"The Creation of the Universe", where I derive the relativistic mass/energy equations and sho0w the significance of referring them to a coordinate system, where I tried to concentrate on the physics/philosophy in kind of a back-handed way. Also, the less "philosophical" derivation of the relativistic equations.
Then, what I'd like to discuss is how the so-called "Time Dilation" equation differs from the Lorentz transform, and more importantly, why? In my derivation of the Lorentz transform I used Peter Bergmann's derivation, with a slightly different take, just as my take is now slightly different...
I am personally fascinated by this - those guys were really bright.... And I find that I actually agree with Einstein, but it requires a lot of interpretation and foundational work (I had to go back to pre-calculus myself, which is why I got involved in the Math discussions, which has to be the dumbest thread in the whole history of man, but was kind of entertaining for awhile).
For gravity, one has to introduce the Minkowski metric, which (believe it or not) is based on STR..., so you have to understand STR first....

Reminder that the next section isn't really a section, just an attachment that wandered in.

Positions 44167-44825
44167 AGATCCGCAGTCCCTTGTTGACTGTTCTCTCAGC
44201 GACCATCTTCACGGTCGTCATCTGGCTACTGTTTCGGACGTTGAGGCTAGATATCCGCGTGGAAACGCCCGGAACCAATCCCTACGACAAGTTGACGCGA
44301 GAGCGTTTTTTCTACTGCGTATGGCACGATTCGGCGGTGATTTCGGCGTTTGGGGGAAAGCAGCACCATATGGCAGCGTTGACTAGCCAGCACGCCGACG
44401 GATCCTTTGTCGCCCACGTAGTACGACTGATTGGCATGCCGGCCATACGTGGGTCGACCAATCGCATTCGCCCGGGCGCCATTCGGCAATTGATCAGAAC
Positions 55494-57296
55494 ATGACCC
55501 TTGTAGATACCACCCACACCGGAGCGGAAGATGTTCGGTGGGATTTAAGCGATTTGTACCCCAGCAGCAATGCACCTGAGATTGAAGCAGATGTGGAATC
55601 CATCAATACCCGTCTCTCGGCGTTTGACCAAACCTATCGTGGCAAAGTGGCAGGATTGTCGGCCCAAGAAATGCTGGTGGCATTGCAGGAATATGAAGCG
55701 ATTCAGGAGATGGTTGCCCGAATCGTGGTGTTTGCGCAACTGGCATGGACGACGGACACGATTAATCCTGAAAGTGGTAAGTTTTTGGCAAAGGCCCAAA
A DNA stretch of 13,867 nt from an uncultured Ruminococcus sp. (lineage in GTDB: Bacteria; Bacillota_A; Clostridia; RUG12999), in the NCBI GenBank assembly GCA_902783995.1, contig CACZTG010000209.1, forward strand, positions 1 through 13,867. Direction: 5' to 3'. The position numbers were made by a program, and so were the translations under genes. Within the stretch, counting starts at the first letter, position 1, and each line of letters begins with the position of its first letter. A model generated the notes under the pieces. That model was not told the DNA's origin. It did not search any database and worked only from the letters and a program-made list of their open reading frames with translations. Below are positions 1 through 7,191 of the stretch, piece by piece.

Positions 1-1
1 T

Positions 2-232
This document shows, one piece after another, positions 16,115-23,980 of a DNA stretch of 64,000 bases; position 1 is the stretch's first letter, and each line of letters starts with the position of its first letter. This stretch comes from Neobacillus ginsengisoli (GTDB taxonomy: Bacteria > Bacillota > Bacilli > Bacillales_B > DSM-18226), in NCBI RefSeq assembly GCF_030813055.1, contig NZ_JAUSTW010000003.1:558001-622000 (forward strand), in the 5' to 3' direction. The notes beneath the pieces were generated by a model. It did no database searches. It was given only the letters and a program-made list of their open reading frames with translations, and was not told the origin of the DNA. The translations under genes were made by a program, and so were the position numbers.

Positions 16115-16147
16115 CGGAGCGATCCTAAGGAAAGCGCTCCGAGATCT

So... do you grok the equation:
BTW: Prof. Johnson resolved D'Alembert's paradox.
As for gravity, my theory is that it exists only because there is motion in the universe.
Quotes by Einstein:
The supreme task of the physicist is to arrive at those universal elementary laws from which the cosmos can be built up by pure deduction.
It is marvelous that man is capable of reaching such a degree of certainty and purity in pure thinking as the Greeks show for the first time to be possible in geometry.
Pure mathematics is, in its way, the poetry of logical ideas.
If the facts don’t fit the theory, change the facts.
One reason why mathematics enjoys special esteem, above all other sciences, is that its laws are absolutely certain and indisputable, while those of other sciences are to some extent debatable and in constant danger of being overthrown by newly disco.
Mathematics are well and good but nature keeps dragging us around by the nose.
But there is another reason for the high repute of mathematics: it is mathematics that offers the exact natural sciences a certain measure of security which, without mathematics, they could not attain.
But the creative principle resides in mathematics. In a certain sense, therefore, I hold true that pure thought can grasp reality, as the ancients dreamed.
How can it be that mathematics, being after all a product of human thought which is independent of experience, is so admirably appropriate to the objects of reality? Is human reason, then, without experience, merely by taking thought, able to fathom.
Yes, we have to divide up our time like that, between our politics and our equations. But to me our equations are far more important, for politics are only a matter of present concern. A mathematical equation stands forever.